I Do Not Believe in Evil


First of all, to anyone who is still following me, I’m sorry that I haven’t been all that active in the last few months. ¬†I’ve been going though a change in career, poor internet connection due to the area I live in, and a few changes in my personal life. But I should be back to my semi-regular schedule. ūüôā

Now, on to the subject of this post. ¬† I have been keeping up with the responses to my post about hydrogen peroxide therapy and I noticed a pattern in the responses. ¬†This pattern is that there is some organization that is trying to keep the common populace from having a cure because it interferes with their plans to profit from the suffering of others. ¬†In fact, that general pattern seems to be pretty common in the media these days. ¬†People are constantly talking about how “evil” organizations are out to get us or harm us. ¬†And this got me thinking about the idea of evil.

To begin, this is the dictionary definition of the word evil:

a : morally reprehensible : sinful, wicked <an evil impulse>

b : arising from actual or imputed bad character or conduct <a person of evil reputation>
a: archaic , inferior
b : causing discomfort or repulsion : offensive <an evil odor>
c : disagreeable <woke late and in an evil temper>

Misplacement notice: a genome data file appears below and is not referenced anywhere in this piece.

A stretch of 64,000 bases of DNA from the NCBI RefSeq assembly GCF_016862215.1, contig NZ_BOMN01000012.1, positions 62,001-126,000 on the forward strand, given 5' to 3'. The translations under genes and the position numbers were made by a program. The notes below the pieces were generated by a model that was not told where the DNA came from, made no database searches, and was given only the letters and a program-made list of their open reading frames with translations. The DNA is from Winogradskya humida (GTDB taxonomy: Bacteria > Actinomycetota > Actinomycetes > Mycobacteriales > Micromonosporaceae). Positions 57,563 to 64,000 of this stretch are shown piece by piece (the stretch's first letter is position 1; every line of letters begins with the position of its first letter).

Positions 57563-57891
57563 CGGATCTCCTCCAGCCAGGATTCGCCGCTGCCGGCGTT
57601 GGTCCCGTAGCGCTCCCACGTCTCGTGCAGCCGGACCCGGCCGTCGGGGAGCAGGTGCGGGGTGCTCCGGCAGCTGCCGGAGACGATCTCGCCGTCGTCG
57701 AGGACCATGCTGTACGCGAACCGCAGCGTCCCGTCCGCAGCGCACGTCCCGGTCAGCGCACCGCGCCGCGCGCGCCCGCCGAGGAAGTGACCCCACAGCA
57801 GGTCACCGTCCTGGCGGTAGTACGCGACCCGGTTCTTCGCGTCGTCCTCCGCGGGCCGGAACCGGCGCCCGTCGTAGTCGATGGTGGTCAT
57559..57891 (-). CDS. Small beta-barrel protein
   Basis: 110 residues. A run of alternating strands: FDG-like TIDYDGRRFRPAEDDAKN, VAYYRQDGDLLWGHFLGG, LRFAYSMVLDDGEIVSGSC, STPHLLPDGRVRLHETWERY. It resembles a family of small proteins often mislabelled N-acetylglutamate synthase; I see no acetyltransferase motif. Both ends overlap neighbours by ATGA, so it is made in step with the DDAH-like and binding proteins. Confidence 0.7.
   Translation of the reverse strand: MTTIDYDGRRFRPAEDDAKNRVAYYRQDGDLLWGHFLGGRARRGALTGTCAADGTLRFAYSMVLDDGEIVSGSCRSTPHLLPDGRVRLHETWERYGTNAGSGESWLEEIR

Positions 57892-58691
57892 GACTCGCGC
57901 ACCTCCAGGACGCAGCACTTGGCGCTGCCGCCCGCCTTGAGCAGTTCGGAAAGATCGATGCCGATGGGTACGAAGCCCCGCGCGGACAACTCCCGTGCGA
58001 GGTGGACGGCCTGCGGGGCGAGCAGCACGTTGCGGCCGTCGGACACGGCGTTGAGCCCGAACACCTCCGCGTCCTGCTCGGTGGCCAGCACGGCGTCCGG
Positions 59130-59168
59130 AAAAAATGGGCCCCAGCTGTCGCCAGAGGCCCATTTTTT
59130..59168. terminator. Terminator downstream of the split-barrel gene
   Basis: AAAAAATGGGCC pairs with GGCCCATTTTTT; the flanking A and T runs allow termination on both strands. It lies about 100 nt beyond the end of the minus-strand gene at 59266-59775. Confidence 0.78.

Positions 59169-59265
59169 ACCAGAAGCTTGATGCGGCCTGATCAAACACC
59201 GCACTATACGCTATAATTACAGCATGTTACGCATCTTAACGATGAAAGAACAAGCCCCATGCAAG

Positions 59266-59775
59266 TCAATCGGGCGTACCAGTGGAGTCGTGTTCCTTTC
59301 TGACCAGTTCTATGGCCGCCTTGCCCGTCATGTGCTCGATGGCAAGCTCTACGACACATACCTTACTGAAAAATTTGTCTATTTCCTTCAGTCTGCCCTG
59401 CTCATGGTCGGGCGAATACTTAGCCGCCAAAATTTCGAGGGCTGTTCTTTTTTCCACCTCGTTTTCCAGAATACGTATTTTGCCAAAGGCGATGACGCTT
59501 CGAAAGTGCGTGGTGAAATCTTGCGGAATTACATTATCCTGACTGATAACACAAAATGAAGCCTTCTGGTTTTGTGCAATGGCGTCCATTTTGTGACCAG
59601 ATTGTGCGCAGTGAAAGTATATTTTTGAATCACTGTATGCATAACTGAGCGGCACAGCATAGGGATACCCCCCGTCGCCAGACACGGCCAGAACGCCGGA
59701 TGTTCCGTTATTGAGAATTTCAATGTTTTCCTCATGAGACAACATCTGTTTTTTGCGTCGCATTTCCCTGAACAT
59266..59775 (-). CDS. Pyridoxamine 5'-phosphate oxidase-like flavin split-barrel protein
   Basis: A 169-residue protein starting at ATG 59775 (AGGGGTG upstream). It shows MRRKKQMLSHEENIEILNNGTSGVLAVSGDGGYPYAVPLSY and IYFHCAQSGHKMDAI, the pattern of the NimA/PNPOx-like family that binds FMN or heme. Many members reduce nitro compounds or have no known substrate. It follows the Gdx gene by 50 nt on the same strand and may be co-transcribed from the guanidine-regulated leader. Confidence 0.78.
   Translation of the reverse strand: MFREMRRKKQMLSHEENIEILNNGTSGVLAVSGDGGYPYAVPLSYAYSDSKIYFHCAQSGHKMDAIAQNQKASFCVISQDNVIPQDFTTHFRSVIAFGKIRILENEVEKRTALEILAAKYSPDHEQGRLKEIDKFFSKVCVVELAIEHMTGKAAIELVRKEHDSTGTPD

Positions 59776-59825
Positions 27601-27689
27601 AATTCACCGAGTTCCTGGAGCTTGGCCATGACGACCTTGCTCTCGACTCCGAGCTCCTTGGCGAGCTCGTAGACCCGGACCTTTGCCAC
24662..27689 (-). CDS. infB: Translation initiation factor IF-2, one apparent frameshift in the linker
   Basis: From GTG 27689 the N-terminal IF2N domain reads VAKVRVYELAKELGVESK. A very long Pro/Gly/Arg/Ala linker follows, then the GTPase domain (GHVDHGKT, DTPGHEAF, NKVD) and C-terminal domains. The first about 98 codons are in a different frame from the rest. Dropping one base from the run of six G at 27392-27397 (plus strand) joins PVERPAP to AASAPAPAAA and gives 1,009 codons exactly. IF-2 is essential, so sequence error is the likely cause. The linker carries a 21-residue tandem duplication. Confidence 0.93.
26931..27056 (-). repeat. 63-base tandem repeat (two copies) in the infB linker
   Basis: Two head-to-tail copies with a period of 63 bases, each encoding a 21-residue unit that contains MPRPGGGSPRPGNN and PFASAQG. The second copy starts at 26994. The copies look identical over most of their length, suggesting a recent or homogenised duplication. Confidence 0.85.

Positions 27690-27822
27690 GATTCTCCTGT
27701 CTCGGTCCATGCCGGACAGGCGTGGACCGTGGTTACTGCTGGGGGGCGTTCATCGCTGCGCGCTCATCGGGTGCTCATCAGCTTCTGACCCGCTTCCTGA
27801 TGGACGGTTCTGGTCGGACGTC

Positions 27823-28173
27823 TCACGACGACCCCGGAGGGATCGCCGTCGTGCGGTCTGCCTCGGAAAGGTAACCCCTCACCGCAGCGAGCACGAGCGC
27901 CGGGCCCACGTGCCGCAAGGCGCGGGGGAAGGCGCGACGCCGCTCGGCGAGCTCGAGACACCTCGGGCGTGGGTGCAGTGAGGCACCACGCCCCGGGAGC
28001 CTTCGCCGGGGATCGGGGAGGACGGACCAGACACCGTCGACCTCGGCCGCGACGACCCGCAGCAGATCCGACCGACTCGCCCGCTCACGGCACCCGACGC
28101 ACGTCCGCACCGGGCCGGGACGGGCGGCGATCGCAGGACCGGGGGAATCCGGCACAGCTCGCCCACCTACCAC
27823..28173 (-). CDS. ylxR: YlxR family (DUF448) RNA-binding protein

a : causing harm : pernicious <the evil institution of slavery>
b : marked by misfortune : unlucky

These definitions of the term evil paint a pretty clear picture.  Evil is against morality, a cause of suffering, and a repulsive thing to be avoided.  But I want to point something out here.  Evil tends to be portrayed as these traits as enacted by a willing participant, with one exception in the example above.

My real issue with the term comes not from the dictionary definition, but from the colloquial use of the word.  When most people use the word evil, they mean a person or act that is destructive or antagonistic with little to no regard for the well being of others.  Evil people actively try to harm others without meaning or remorse.  When I hear people talk about evil, it often conjures up the imagery of fictionalized bad guys.  The key word in that last sentence is the word fictionalized.

Some men just want to watch the world burn.

Some men just want to watch the world burn.

Throughout history, people have used stories to make sense of the world around them. ¬†Now, since we’re a social species, the anti-social acts of a select few have confused us ever since our society started. ¬†One way that we humans have tried to make sense of the destructive and hurtful acts of others is to create the idea of evil. ¬†Historically, evil has been the excuse for people who do things that hurt others. ¬†This depiction of evil is often associated with individuals who have no “heart” or “soul.” ¬†When people use this definition of evil, they paint a picture of the people or groups that they describe as being without a sense of morality. ¬†This can easily damage our perceptions of the people around us.

This is here because the devil is a classic depiction of evil, and I love the Diablo games.